The identification of the Wolbachia strain infections was based on MLST (gatB, coxA, hcpA, fbpA and ftsZ) and wsp-based genotyping approaches [45], [69]. PCR reactions were performed using the following program: 5 min of denaturation at 95°C, followed by 35 cycles of 30 sec at 95°C, 30 sec at the appropriate temperature for each primer pair (52°C for ftsZ, 54°C for gatB, 55°C for coxA, 56°C for hcpA, 58°C for fbpA and wsp) and 1 min at 72°C. All reactions were followed by a final extension step of 10 min at 72°C. Both strands of the products were sequenced using the respective primers. In addition, PCR products of 16S rRNA, wsp and MLST genes from the Gmm populations analyzed were cloned in pGEM-T Easy Vector System, and PCR products from several clones generated by the primers T7 and SP6 were sequenced in both directions using the BigDye Terminator v3.1 Cycle Sequencing Kit (PE Applied Biosystems) and were analysed using an ABI PRISM 310 Genetic Analyzer (PE Applied Biosystems). All Wolbachia gene sequences were manually edited with SeqManII by DNAStar and aligned using MUSCLE [63], as implemented in Geneious 5.4 [65], and adjusted manually.

Recovery of Wolbachia reads from RNA-seq data sets

To determine if genes from the chromosomal insertions were potentially expressed in locations other than the gonotrophic tissues, we utilized mapping of Illumina datasets from other studies, that included transcriptome reads from somatic tissues [73][75]. Reads were mapped to the chromosomal insertions using CLC Genomics Workbench (CLC Bio, Cambridge, MA) allowing no mismatches per reads, a maximum of 10 hits per read and 80% of the gene must match at 95%. Predicted open reading frames (ORF) from the insertions were extracted and the following criteria were utilized to determine the possibility of expression: 1) at least 25 reads were recovered from the ORF and 2) those represented had coverage of over 85% of the ORF. This filtering approach excluded genes with a high number of mapped reads that were only present in small limited sections of the ORFs. These sections with high read numbers mapping but low coverage could be where sequence similarity between Gmm, Wigglesworthia or Sodalis is high enough to yield mapping to the chromosomal insertions.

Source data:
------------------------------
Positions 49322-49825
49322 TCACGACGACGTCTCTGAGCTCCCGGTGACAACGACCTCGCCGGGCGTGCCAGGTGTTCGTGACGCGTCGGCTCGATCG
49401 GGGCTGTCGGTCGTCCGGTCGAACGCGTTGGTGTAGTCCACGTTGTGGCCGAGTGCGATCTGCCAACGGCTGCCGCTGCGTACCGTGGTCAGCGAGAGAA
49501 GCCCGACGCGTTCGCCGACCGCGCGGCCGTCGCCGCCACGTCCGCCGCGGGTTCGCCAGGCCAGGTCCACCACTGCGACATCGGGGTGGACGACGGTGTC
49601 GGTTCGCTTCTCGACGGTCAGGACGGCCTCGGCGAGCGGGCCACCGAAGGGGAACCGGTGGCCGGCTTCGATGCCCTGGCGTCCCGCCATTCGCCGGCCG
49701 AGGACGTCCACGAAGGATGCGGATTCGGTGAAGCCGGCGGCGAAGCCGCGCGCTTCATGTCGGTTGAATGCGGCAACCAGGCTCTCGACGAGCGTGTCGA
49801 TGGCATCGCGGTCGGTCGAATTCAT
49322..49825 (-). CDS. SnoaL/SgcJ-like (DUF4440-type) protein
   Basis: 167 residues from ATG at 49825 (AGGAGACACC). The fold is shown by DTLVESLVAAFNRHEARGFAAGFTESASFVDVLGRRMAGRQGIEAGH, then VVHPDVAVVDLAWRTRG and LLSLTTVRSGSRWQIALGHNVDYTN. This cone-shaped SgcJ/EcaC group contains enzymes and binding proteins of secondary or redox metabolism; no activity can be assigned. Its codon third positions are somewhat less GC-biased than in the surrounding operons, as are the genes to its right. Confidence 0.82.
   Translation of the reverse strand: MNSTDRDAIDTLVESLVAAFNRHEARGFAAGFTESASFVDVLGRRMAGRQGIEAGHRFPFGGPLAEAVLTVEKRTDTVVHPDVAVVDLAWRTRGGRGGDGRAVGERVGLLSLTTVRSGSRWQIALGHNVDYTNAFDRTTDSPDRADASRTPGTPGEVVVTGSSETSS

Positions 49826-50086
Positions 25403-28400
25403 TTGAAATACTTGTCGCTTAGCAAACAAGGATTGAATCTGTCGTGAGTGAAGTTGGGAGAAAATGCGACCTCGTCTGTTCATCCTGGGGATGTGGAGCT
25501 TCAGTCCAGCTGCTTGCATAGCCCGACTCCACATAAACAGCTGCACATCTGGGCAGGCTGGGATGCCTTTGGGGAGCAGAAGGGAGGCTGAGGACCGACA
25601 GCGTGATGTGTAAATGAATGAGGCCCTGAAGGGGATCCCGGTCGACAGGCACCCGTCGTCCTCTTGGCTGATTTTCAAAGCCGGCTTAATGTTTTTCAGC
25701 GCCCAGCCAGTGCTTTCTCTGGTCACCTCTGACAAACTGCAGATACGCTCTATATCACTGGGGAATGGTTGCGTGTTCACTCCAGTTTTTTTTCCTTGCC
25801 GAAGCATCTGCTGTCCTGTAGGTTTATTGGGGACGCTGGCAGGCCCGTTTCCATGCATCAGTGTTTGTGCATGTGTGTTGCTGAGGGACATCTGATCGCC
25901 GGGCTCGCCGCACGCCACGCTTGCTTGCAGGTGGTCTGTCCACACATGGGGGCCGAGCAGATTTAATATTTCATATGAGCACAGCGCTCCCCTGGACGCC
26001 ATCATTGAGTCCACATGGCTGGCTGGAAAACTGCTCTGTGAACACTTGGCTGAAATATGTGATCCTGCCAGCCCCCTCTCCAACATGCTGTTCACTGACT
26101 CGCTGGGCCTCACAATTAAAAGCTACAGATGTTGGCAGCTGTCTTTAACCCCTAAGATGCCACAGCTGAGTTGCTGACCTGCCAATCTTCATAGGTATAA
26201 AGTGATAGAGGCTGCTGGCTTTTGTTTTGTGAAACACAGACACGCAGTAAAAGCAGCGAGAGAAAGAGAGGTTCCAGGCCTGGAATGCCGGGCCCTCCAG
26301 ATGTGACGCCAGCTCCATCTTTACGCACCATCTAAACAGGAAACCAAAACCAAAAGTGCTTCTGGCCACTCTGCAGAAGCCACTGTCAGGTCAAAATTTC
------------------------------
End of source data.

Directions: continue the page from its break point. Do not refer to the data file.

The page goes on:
Cytoplasmic wGmm genome features

The draft genome of cytoplasmic wGmm contains 201 contigs of 1,019,687 bp, comprised of 800 putative functional coding sequences (CDS) and 16 pseudogenes (Figure 1 and Table 2). The GC content of wGmm is 35.2%, in the range observed for the other sequenced Wolbachia genomes (Table 2). Although, the wGmm genome is not complete, based on comparison of the identified contigs, it is most similar to the two Wolbachia strains associated with Drosophila melanogaster and D. simulans, wMel and wRi, respectively (Table S2). It is more distantly related to the genomes of the Wolbachia strains associated with Culex pipiens and Brugia malayi, wPip and wBm, respectively (Table S2). The majority of the regions and genes missing from the wGmm genome relative to the wMel and wRi genomes encode phage, ankyrin and hypothetical proteins (Tables S3 and S4).

Figure 1. Circular map of the cytoplasmic wGmm genome.

The outermost circle represents the scale in Kbp. Contigs of the draft genome are presented as boxes and they have been randomly ordered into a single circle for presentation purposes. In the second and fourth circle CDS in the two strands are presented. In the third and fifth circle the position of the tRNAs are presented. In the sixth and seventh circle CDSs identified for the wGmm genome are colored according to the Clusters of Orthologous Groups (COG) categories and represented as lines and boxes.

Table 2. wGmm genome features and comparisons with other sequenced Wolbachia genomes.

Repetitive and mobile DNA.

One interesting feature of Wolbachia genomes is the presence of high numbers of genes encoding proteins containing ankyrin repeat domains (ANK), which are thought to play an important role in host-symbiont interactions, the establishment of symbiosis and the induction of reproductive phenotypes [76]. In comparison to the closely related wMel and wRi genomes, which contain 23 and 35 such genes respectively, the draft genome of wGmm has only 10 genes encoding proteins with one or more ANK repeat domains exhibiting the highest sequence identity with wMel, wRi, and wPip (Table 3).

Table 3. Ankyrin-domain containing proteins encoded by the wGmm genome.